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‘Sniper’ (R)

By Richard Harrington
Washington Post Staff Writer
January 30, 1993

It's a jungle out there, and once again, Tom Berenger is in it. In "Sniper," Berenger plays spiritually corrupt Thomas Beckett (please!), the Marine Corps' top covert gunner, who is assigned to Panama, where leftist rebels and drug lords are prime targets. After yet another of his young target spotters is killed on the job, the grizzled Beckett is assigned Richard Miller (Billy Zane), a GS-9 fresh off a Washington SWAT team. Their mission implausible: derail a drug cartel coup by terminating a rebel leader and his drug lord bankroller at their jungle estate. Did we mention that the kid has never actually fired his rifle, except in the Olympics?

That, of course, provides for "Sniper's" subtext: Beckett, already deadened to the "rush" of sighting a human target, can't fully trust his new sidekick. They go on about it like a pair of macaws, sniping at each other, at one point getting downright metaphysical about the art of killing. Perhaps Berenger thought he was playing Samuel Beckett.

The more credible drama involves setting up for the one-shot hits and claustrophobic travels through the Panamanian jungle, a journey made doubly difficult when the hit squad is itself stalked by one of Beckett's former proteges. Still, the more daunting challenge is Madre Nature, and some of this footage is spectacular. The filmmakers also rely on long-distance sniper-scapes and a variation of the "Robin Hood"-arrow trick, resorting to slow-motion bullet trajectory shots whenever the plot needs a little pick-me-up.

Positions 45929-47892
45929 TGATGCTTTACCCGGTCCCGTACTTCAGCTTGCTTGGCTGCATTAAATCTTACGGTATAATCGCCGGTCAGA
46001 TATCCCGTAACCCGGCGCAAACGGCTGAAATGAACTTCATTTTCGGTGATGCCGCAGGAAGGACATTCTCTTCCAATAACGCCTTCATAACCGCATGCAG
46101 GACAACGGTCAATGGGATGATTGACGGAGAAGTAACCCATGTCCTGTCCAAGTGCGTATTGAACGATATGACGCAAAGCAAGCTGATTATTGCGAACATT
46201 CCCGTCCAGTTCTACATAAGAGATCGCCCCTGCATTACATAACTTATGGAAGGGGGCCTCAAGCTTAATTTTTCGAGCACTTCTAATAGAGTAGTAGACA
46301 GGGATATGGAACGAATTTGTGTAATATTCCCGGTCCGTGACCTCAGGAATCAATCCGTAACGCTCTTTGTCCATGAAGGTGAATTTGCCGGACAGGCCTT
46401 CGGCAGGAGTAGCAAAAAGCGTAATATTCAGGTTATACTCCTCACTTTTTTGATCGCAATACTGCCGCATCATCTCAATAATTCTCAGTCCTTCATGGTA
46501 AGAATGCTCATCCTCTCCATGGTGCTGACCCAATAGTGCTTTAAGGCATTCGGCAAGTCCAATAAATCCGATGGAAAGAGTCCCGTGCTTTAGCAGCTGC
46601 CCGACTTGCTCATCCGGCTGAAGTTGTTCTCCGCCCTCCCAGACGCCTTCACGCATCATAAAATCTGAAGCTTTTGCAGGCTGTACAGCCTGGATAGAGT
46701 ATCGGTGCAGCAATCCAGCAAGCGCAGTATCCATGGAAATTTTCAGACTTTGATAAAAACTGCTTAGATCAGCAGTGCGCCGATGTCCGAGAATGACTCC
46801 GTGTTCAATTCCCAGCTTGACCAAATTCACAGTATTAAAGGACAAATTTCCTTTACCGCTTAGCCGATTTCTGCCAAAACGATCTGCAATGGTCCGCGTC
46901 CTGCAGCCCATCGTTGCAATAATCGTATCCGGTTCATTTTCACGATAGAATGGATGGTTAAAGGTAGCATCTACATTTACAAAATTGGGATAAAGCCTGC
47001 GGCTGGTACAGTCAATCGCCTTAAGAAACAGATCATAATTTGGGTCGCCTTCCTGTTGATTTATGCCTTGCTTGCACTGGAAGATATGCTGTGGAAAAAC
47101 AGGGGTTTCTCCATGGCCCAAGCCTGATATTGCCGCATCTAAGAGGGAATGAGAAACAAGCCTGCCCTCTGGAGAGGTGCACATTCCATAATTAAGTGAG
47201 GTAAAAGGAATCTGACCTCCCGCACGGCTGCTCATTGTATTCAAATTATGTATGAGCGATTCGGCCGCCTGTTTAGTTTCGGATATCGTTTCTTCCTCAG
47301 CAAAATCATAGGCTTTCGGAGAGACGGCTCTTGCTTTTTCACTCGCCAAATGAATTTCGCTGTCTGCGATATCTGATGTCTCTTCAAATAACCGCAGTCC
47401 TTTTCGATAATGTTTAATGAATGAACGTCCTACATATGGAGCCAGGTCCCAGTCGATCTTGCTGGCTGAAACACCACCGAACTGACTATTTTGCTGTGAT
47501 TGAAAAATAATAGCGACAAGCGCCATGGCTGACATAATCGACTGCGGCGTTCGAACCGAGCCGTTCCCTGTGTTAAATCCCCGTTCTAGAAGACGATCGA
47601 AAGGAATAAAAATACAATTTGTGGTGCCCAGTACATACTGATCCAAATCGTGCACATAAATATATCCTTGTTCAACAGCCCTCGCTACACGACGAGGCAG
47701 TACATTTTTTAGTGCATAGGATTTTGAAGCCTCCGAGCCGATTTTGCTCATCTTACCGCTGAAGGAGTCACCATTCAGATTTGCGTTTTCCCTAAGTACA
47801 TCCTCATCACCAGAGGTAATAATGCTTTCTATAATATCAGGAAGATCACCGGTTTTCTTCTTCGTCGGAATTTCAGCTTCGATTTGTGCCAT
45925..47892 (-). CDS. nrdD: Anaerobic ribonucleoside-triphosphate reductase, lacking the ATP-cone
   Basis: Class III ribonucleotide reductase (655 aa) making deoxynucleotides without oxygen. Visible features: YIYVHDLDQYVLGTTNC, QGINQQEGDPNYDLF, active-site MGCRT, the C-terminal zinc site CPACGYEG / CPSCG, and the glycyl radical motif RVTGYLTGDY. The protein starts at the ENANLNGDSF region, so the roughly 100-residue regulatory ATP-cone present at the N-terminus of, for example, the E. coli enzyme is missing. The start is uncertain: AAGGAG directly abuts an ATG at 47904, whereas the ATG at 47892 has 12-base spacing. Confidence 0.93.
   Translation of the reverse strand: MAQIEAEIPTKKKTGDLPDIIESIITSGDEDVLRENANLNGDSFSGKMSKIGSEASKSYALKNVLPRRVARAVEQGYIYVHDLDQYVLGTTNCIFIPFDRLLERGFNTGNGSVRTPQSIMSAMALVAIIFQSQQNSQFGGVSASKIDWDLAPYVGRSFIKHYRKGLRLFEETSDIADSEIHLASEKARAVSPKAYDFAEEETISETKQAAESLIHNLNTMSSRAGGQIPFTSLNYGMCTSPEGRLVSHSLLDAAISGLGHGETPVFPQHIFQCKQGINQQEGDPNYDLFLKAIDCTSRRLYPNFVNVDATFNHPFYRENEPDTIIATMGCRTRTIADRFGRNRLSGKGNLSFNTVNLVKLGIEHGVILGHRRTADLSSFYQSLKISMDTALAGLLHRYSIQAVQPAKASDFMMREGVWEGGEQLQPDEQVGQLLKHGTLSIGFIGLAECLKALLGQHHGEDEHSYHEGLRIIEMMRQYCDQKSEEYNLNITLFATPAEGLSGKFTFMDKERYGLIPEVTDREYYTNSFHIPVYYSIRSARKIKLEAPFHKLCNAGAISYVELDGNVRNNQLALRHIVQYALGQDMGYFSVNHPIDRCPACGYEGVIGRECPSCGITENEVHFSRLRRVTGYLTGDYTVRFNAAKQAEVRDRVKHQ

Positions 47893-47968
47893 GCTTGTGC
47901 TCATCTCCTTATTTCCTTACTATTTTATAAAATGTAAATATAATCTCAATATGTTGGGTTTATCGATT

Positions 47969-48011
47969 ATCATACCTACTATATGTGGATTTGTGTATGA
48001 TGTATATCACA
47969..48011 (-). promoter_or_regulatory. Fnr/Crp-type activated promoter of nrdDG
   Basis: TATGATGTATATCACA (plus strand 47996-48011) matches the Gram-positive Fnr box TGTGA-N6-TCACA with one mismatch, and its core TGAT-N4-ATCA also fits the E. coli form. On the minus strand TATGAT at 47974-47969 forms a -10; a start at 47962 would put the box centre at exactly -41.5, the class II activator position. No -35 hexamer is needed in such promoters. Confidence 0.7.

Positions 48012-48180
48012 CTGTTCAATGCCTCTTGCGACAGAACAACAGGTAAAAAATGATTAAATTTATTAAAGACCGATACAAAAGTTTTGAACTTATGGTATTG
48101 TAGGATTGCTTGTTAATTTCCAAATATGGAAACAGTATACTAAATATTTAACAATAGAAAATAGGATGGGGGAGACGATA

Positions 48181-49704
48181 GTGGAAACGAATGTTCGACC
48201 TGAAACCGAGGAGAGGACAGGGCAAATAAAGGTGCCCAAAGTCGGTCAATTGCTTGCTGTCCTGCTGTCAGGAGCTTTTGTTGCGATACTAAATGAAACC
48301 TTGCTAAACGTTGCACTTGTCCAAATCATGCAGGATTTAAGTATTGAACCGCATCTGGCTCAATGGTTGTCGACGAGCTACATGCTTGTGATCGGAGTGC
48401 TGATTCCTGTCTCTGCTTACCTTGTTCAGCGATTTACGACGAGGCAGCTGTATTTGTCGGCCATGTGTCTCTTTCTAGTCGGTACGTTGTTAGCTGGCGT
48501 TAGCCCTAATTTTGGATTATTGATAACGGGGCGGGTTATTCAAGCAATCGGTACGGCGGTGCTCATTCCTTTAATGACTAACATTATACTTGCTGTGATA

The thickening Berenger plays Beckett somewhere between his previous Jungle Tom roles in "Platoon" and last year's "At Play in the Fields of the Lord." A spiritual fatalist, he's earthly kin to "Predator." Killing is all he's got now . . . except, of course, for dying. Zane merely progresses from GQ glam to Soldier of Fortune grit, achieving a minor epiphany along the way.

Only mildly exciting as it grinds toward its conclusion, "Sniper" falls apart in the last reel as writers Michael Frost Beckner and Crash Leyland dispense with credibility by turning the rebel and drug lord's forces into the Keystone Kartel, invoking a Magic Bullet and attempting an Oliver Stone denouement. Unfortunately, director Luis Llosa is no Oliver Stone.

"Sniper" is rated R and contains profanity and violence.

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